As a young man from a middle-class family, Oakes attended medical school for two years, but left in 1898 to follow his obsession: finding gold. He spent nearly 15 years working grueling hours in territories all over the worldabstaining from alcohol, near-friendlessin pursuit of his gold rush dream before he got his break at Kirkland Lake in northern Ontario. Gray compares his single-mindedness to todays Silicon Valley tech entrepreneurs.
Once hed made his fortune, Oakes chose not to expand his financial reach beyond his mines or establish himself as a cultural heavyweight like John D. Rockefeller, Andrew Carnegie or the Guggenheims. He bought property and became a local benefactor in Niagara Falls and Palm Beach, Florida. But his obsession became finding a way to seal off his money from taxation. This was what propelled Oakes to the Bahamas, a country with no income tax, in 1935. He was one of the first major tax exilesnot just in the Bahamas, but anywhere, Gray says.
Real estate developer Harold Christie, a man of legendary sales talent, courted Oakes until he persuaded the richest man in the British empire to establish residency in the Bahamas, then a crown colony. A 700-island tropical archipelago 50 miles off the Florida coast, the Bahamas at the time had 70,000 residents, three-quarters of them of African descent. The economic boom fueled by running rum and other booze into the U.S. during Prohibition was over. A small white elite in Nassaunicknamed the Bay Street Boysran everything, shrugging off the poverty of most islanders.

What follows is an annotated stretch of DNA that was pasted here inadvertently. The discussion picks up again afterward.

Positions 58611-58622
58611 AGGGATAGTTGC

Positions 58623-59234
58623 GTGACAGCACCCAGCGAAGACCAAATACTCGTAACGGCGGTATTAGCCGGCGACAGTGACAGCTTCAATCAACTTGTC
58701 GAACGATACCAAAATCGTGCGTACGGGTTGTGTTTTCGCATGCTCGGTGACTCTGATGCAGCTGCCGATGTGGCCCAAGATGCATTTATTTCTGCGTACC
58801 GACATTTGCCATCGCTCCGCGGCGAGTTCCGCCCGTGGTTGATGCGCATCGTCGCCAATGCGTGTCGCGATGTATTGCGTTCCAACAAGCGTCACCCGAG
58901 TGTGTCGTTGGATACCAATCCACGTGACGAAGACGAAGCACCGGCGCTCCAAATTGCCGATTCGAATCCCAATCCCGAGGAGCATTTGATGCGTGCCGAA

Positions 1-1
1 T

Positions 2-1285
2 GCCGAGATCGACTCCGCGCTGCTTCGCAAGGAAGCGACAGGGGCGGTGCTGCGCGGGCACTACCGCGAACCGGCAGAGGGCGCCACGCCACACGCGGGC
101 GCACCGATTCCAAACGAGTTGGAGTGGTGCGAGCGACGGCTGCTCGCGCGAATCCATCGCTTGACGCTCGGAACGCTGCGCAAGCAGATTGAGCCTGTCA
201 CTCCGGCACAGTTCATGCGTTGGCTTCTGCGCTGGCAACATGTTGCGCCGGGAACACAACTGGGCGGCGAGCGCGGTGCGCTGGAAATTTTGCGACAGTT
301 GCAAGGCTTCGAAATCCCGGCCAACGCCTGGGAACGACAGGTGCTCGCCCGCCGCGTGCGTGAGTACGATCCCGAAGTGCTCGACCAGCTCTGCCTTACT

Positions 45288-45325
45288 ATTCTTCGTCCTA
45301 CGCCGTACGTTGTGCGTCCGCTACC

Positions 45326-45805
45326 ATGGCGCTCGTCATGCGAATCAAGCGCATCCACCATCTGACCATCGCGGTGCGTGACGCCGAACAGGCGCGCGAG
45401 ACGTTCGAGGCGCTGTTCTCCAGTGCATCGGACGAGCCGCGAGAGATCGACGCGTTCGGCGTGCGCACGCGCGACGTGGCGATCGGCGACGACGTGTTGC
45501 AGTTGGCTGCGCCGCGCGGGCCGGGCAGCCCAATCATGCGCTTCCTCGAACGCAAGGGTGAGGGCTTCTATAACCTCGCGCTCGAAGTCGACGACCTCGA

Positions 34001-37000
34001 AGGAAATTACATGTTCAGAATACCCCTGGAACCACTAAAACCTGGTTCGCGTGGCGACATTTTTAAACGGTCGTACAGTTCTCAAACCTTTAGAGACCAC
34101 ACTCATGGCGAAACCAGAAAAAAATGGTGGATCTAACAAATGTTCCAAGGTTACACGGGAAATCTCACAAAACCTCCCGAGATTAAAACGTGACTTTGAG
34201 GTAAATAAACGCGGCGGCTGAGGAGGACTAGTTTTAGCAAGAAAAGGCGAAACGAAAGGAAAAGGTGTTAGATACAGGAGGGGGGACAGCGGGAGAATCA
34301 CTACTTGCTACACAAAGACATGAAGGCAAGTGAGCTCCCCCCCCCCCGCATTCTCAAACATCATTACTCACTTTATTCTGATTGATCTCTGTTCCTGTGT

Oakes bought a lot of property and built a golf course and an airport. He took his family with him to New Providence, a wife and five children. His favorite child seems to have been Nancy, a lively redhead. To her parents dismay, at the age of 18, Nancy married Alfred de Marigny, 32 years old and twice-divorced. According to Murdered Midas, he bore a Don Juan reputation in the Bahamas; he named his yacht Concubine and, according to persistent rumors, would drug young women before assaulting them.
De Marigny wasnt the only unsavory person living tax-free in the Bahamas in the 1930s. Swedish industrialist Axel Wenner-Gren, owner of a 700-acre island that today is known as Paradise Island, was a well-known Nazi sympathizer. Wenner-Green made deals with the Krupps and counted Hitlers No. 2, morphine addict and Luftwaffe overseer Hermann Gring, as a close friend.
Interestingly, in her book, Gray reveals little-known ties between Oakes and Nazi sympathizers forged before he moved to the Bahamas. The Oakes family had lived in Britain just long enough for the millionaire to receive his title. The sinister friendships with pro-Nazi appeasers that he made in London during the 1930s, which probably secured his baronetcymay have been a factor in his death, Gray writes.
The afternoon that the Duke and Duchess of Windsor arrived in Nassau in 1940, when Britain was fighting Germany for its very existence, the question of Nazi sympathies became pressing indeed.